Is 2m or 70cm better for specific circumstances?

Discussion in 'VHF/UHF - 50Mhz and Beyond' started by KD7ICN, Sep 19, 2016.

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  1. KD7ICN

    KD7ICN Ham Member QRZ Page

    Long time lurker, first post.

    I need to build a device that will activate upon reception of a DTMF command. I am trying to decide if 2m or 70cm would be best.

    I am leaning toward 70cm, as the physical size of the antenna is a factor. So, first question: would 2m offer any advantage given my specific set of circumstances?

    My circumstances:
    I am a member of a research team out of Weber State University:
    We fly a wide variety of instrument packages on weather balloons to 100,000ft and more. We never get above the stratosphere, but occasionally get above the ozone layer.
    One device, the cutdown, would benefit from having at-will control.
    This is strictly line-of-sight! I am watching the balloon from the ground with my own eyes, and have seen several pop.
    We usually fly in good weather, as clouds are bad for the instruments, especially the cameras. But I may need to send the signal through a layer of clouds.
    All of our support vehicles have dual-band transceivers capable of 50W transmitting power. This is what I would use to send the signal.
    The payload could be up to 50 miles away, in a straight line.

    My second question is which part of the 70cm band should I use? This is not immediately obvious from the band plan. Obviously, nothing that is being used locally.

  2. K9STH

    K9STH Ham Member QRZ Page

    True line of sight, either band will work fine.

    For a "clear" frequency, the 70 cm band is much more suited. As for a frequency, below 432 MHz is going to be much less likely to have activity as those between 432 MHz and 450 MHz.

    Glen, K9STH
    N1XDS likes this.
  3. N1XDS

    N1XDS QRZ MODERATOR Volunteer Moderator QRZ Page

    Like what Glen has already said...For the best clear the 440 band is used for everyday and night conversations between ham users or clubs for their daily meetings on their repeater systems. Around my area the 2 meter/145-147 band is used but some repeater owners uses 440 band/70cm which where I talk on when I get a free chance to. This thread below should help.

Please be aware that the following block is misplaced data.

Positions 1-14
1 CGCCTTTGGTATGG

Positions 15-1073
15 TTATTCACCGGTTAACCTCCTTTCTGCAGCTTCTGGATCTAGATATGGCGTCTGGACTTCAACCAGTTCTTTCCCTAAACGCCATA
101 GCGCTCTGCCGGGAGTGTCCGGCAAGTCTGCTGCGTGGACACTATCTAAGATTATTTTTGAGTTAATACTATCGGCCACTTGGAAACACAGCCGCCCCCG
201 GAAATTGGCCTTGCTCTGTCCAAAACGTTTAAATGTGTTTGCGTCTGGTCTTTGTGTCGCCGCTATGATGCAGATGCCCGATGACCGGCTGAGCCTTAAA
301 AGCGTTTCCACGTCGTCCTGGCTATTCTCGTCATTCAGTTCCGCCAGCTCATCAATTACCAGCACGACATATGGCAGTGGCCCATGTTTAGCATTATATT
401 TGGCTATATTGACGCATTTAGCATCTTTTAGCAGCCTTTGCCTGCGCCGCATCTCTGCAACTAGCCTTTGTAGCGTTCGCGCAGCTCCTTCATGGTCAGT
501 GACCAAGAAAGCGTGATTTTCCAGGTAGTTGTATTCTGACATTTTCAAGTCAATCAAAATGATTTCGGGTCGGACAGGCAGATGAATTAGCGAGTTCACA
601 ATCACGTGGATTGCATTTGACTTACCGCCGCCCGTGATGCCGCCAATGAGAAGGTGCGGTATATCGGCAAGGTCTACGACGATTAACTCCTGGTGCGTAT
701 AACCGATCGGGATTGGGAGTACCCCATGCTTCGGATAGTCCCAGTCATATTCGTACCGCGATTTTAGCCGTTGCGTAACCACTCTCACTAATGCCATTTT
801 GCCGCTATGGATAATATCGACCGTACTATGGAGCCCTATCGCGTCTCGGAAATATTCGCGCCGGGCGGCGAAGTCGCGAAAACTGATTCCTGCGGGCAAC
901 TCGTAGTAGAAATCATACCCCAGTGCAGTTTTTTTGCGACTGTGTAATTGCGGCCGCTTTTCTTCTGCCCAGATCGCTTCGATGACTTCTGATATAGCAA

- Jamie
  4. KC4YLV

    KC4YLV Ham Member QRZ Page

    Colorado Front Range is an excellent exhibit of two bands working together. There are wide area repeaters covering the whole Denver area on both bands, and many of them are linked, both in same-band networks and 2m <-> 70cm networks.

    The 2m repeaters don't really work downtown due to the buildings, whereas the 70cm ones fare much better. I often hear people pop back and forth on their commute, starting on 2m when they're farther out, switch to 440 when they're closer in. In addition, there are a lot of geological formations especially on the west side of town that can give pretty strong coverage shadows; a lot of the 70cm machines fill those in (and we have a LOT. I think my last count was ~50 2m repeaters and about 75 70cm repeaters within "5 watt HT" distance of my QTH)

    Regardless of what band you use, don't just 'pick a frequency' - please look up your state/region's band plan as well as the plan of any states it may overfly/cover. There are usually subbands dedicated to experimental use that would be good candidates.
    N1XDS likes this.
  5. ND5Y

    ND5Y Ham Member QRZ Page

    I'm surprised nobody has pointed out that it's not legal for a university to use amater radio for business purposes.
  6. K8MHZ

    K8MHZ Ham Member QRZ Page

    There is an exception for schools and teachers.

    And don't be surprised if someone points out the proper way to spell amateur.

    Don't worry, I won't report you to the spelling po-leece.
    KC4YLV likes this.
  7. K7JEM

    K7JEM Ham Member QRZ Page

    Did you know that the word "business" is not even used in part 97? Which specific rule do you think is being violated?
    KC4YLV likes this.
  8. NC5P

    NC5P Ham Member QRZ Page

    If you want a quiet band that's not used much consider 222-225.
  9. N8EKT

    N8EKT Ham Member QRZ Page

    at 100,000 ft, you will likely be hearing WAY too much from way too far away on either band and the receiver would be totally deafened by the barrage of RF from hundreds of miles away

    And you should NEVER need 50 watts for line of sight transmissions of that nature

    1 watt would be far more power than needed

    the interference from repeaters and stations HUNDREDS of miles away will be a given

    For such experiments, much higher and less used frequencies would be a wise choice

    Consider 1296mhz or above
  10. WA9WVX

    WA9WVX Ham Member QRZ Page


    Since you have Dual Band Mobiles, I would recommend using a Circular Polarized Antenna on those Mobiles as the RF Signal will cut through the Atmosphere like a Screw when pointed up at the Balloon's receiver assuming that receiver has the DTMF Decoder. You weren't very clear where the DTMF Decoder is being used.

    K9STH Glen is correct on the UHF Band although if you select a frequency down in that section of the UHF Band 420 through 430 MHz, our neighbors to the north, Canada is legally using some of those frequencies for their Public Safety personnel.

    Beam me up Scotty!:D


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